Illustration by Konani Chinn

Pensions are retirement benefits that employers promise to pay their employees after they’ve retired. Pension funds are large investment funds that manage the money that’s been set aside to make those payments.

Story: Marissa the Math Teacher

The idea of pensions is credited to the Romans, who set them up for their best soldiers (Centurions). Since then, pensions have been used by both governments and corporations as either a reward for long-term employment, or a safety net.

Most pension recipients today are government employees like teachers, firefighters and other civil servants (most corporations have stopped offering pensions, to save money).

The idea is that if you work a certain number of years, you’ll get paid a certain amount (e.g. some percentage of your salary) each year after you retire, for life.

Let’s imagine a math teacher named Marissa, who’s retiring after forty years in her school district. Why a math teacher? Because you almost have to be one to understand pensions – they’re one big equation (money in and money out).

Marissa reads the fine print of her pension plan, and investigates the investment returns of the pension fund that manages it, called BOTS (Bureaucratic Office for Teachers Statewide).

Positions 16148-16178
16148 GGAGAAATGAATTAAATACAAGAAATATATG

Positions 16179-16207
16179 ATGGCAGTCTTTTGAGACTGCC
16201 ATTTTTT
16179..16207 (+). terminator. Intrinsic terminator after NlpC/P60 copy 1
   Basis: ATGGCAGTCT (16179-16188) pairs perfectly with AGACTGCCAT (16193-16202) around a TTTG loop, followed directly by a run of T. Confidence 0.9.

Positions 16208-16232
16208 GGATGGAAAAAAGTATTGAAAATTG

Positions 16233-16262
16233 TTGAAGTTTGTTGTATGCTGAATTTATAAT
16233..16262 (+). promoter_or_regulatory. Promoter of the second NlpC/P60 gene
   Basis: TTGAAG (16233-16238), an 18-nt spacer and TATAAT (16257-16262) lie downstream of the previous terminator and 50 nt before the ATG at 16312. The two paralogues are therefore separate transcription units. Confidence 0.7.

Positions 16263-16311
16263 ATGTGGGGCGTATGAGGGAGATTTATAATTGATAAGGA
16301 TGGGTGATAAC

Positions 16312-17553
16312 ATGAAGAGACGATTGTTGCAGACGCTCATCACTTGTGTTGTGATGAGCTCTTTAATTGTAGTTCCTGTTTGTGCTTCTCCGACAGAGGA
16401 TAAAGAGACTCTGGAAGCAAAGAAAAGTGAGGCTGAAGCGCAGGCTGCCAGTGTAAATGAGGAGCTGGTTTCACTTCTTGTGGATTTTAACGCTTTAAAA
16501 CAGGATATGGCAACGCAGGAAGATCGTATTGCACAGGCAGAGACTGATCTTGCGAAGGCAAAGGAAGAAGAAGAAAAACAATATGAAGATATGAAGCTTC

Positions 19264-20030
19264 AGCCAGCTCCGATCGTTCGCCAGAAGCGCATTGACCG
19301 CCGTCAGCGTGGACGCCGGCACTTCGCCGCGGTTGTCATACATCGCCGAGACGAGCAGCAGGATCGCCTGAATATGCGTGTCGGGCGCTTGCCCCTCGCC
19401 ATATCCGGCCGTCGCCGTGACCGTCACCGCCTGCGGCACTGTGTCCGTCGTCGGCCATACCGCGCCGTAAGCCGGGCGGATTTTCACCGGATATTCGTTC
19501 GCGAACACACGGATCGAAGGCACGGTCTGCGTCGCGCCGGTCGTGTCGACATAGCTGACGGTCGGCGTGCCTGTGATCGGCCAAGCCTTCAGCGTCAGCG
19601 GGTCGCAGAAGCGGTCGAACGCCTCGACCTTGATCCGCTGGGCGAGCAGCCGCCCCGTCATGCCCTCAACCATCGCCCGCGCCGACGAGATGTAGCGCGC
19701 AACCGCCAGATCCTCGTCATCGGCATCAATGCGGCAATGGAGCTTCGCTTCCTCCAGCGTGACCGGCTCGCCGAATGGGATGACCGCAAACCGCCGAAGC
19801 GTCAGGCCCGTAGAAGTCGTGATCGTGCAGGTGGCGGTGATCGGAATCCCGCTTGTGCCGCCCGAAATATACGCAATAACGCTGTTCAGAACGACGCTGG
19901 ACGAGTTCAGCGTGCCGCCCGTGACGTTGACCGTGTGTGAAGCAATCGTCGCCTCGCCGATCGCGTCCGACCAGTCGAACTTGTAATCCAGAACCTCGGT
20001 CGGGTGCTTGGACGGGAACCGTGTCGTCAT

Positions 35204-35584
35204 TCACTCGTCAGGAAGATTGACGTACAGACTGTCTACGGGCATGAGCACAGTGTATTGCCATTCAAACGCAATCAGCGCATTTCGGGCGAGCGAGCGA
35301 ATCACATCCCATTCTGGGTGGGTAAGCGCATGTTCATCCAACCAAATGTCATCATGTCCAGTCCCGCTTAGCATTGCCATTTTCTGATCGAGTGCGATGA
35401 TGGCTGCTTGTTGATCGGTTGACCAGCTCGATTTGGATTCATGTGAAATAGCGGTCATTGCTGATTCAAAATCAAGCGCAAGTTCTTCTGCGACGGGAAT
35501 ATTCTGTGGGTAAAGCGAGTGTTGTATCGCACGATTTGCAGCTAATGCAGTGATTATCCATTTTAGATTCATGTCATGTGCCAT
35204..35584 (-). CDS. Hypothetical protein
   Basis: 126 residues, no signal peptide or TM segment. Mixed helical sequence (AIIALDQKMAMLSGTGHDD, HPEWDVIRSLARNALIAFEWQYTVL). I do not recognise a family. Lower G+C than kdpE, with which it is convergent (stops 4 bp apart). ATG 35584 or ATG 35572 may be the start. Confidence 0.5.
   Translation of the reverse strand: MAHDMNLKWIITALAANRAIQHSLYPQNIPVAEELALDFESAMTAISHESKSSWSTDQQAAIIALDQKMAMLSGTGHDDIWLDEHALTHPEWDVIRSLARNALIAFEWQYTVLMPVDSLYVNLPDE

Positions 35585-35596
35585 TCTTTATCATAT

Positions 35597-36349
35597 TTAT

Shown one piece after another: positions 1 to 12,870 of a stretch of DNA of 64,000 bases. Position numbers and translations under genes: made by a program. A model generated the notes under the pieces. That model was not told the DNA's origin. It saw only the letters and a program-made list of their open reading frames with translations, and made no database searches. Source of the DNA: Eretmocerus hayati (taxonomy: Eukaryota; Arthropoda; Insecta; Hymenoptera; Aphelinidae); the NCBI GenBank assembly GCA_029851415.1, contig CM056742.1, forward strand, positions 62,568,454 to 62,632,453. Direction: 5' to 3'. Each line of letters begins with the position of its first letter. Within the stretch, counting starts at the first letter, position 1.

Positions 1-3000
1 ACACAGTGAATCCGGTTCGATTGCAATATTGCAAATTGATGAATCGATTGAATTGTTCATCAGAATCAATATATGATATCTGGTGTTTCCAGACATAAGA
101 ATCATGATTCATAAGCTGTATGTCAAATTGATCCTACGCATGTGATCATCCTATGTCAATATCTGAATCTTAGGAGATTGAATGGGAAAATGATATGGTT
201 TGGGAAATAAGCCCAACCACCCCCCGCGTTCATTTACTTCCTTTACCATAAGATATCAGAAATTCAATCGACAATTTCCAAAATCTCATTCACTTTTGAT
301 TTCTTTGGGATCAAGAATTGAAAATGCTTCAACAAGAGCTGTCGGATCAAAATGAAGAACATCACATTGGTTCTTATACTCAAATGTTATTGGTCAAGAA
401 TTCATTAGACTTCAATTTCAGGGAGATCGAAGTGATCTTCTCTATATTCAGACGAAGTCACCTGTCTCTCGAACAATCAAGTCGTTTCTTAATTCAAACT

Right away, she notices her pension depends on some big assumptions:

  1. Her employer (the state) will put enough money into the BOTS fund every year to ‘fully fund’ every employee’s expected retirement payouts.
  2. The BOTS fund managers will do a great job investing the fund, growing the money enough so the future promised payout is available.
  3. Her fellow teachers will live only as long as expected – otherwise the BOTS fund could run out of money too soon.

The actual assumptions (rates of investment return etc.) are hidden in a complicated spreadsheet.

Marissa suspects that few people really understand this spreadsheet, and that the BOTS fund managers have an interest in making the numbers look good now, but might not care as much if they actually come true later.

She’s also heard that pension funds in general have been investing more aggressively lately, putting money into riskier asset classes like hedge funds, venture capital and private equity, in search of higher returns.

Will Marissa’s pension work out? She’ll find out over the next couple of decades. But the pension fund investment managers at BOTS will get paid big bucks whatever happens, because they’re hired professionals.

If you’re a worker relying on a future pension, you may want to ask a math teacher like Marissa to look into the numbers for your own pension system.

Because pensions are all about the math.